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Bucky got his start in the sheet metal trade as a machinist, and had a hard time fitting in to college, ultimately getting expelled from Harvard. He worked as a mechanic and meat packer, and did a stint in the Navy during WW I. Ultimately he got a Sc. D. from Bates.

He got his big break while teaching in North Carolina in the late ’40s. He was a professor at Black Mountain College, an experimental liberal arts college that produced many notable poets and artists. He began experimenting with geodesic domes with artist Kenneth Snelson and became the technology’s superstar advocate. For a while afterward Fuller was called the inventor of the geodesic dome, but this wasn’t true. He did, however, develop much of the mathematical research regarding geodesic domes and received a patent relating his work.

An early environmentalist, Fuller tried to get people to think of the Earth as being a spaceship because it flew through space, had finite resources, and required regular maintenance to continue functioning. He even tried to get people to use “out” instead of “up” because when we go up we’re really traveling away from the Earth’s gravitational center.

Bucky was a noted eccentric, allegedly wearing 3 watches and briefly adopting polyphasic sleep in attempt to have more awake time. He called it Dymaxion sleep. Fuller used the neologism Dymaxion — Dynamic Maximum Tension — throughout his career as sort of a futuristic brand name for his ideas.

Fuller’s legacy can be seen anywhere there’s one of the geodesic domes he loved, although their popularity never surged the way he’d hoped — they’re impractical for houses and leaked terribly. Scientists named the C60 buckyball (also known as fullerenes, or more properly, buckminsterfullerenes) after Fuller.

Happy birthday, Bucky!

(The image above was painted by Boris Artzybasheff for a 1964 Time magazine cover, was donated to the National Portrait Gallery and was used for a 2004 U.S. Postal Service commemorative stamp.)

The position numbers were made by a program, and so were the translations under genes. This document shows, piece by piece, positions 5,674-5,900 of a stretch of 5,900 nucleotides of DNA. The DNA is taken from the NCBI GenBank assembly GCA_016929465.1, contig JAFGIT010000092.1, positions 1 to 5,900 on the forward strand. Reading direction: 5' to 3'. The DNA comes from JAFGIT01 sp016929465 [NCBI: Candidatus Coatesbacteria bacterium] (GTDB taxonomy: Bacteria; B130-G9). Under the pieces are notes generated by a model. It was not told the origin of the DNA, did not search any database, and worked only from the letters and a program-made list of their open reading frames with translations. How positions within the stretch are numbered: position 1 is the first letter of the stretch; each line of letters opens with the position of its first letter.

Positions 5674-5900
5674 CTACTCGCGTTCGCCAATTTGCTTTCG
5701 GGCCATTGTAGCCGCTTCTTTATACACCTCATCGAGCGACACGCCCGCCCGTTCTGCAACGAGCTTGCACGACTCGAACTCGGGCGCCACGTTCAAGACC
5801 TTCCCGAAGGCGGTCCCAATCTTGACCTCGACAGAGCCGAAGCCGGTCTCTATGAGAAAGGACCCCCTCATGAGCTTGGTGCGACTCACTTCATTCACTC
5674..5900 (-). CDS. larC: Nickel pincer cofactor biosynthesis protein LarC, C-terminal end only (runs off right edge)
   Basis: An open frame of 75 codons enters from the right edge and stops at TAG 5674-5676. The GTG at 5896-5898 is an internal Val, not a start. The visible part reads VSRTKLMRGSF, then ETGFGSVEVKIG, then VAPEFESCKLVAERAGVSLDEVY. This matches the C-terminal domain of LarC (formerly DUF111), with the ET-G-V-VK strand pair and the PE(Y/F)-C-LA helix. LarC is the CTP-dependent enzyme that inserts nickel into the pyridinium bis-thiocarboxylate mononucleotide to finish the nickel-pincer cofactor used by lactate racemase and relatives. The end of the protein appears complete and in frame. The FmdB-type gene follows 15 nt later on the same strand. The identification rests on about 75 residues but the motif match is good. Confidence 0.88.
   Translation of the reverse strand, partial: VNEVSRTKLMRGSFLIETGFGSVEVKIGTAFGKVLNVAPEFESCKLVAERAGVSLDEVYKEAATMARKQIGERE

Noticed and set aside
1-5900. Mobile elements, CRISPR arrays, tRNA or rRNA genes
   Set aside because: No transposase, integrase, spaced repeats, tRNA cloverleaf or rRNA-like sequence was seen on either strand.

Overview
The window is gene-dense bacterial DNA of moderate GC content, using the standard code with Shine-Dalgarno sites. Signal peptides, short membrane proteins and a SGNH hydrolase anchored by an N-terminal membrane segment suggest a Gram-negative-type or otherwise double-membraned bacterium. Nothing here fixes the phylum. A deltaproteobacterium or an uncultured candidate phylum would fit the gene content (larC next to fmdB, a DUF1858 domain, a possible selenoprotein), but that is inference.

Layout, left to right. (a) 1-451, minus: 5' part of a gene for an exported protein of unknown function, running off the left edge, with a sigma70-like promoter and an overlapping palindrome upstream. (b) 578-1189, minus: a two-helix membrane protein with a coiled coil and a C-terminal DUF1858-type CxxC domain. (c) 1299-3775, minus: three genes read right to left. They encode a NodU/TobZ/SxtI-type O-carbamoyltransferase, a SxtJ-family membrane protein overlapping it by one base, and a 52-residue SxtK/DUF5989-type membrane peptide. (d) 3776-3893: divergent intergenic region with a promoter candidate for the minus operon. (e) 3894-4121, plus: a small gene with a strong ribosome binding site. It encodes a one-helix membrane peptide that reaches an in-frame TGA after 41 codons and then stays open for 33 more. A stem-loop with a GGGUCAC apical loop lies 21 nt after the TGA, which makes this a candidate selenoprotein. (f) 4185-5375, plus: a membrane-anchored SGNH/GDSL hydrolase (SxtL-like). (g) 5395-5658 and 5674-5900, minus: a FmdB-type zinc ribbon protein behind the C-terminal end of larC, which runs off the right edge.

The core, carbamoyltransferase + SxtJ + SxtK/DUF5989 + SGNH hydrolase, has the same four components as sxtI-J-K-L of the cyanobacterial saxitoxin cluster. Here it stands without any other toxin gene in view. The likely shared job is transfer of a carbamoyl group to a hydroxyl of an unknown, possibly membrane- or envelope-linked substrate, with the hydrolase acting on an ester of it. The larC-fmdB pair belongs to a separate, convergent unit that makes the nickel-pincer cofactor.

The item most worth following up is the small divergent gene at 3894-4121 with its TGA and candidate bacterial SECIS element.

John Baichtal

My interests include writing, electronics, RPGs, scifi, hackers & hackerspaces, 3D printing, building sets & toys. @johnbaichtal nerdage.net


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Comments

  1. John Cromie says:

    While your comment about geodesic dome houses is true in many cases, I just wanted to take a moment to point out that a few builders have elevated dome house construction to new heights since Fuller’s time. I happen to live in a geodesic dome house that has been energy-efficient and leak-free since it was built nearly 30 years ago.

    A quick plug for the builders who made my house possible:
    http://naturalspacesdomes.com/

  2. Carnes says:

    A guy i follow on youtube, Jamie Mantzel, lives in a geodesic dome that he built from scratch. His water-shed also looks like a dome. He recently did a vid covering most of his living area: http://www.youtube.com/watch?v=3lKxhNo1fmk

    His home dome is about 6:30 and water-shed is near 2:00 in the vid.

    If anyone likes DIY stuff, watch a few of his videos.. you’ll love them. If you use LJ, there is a friend/feed here: http://syndicated.livejournal.com/jmemantzel/

  3. Simon says:

    I always liked his idea for massive floating geodesic spheres: http://en.wikipedia.org/wiki/Cloud_nine_%28Tensegrity_sphere%29

    His idea was if you made the spheres big enough, say over a mile diameter, then the boyancy you would get from having the air inside slightly warmer than the air outside would cause the whole huge thing to float.

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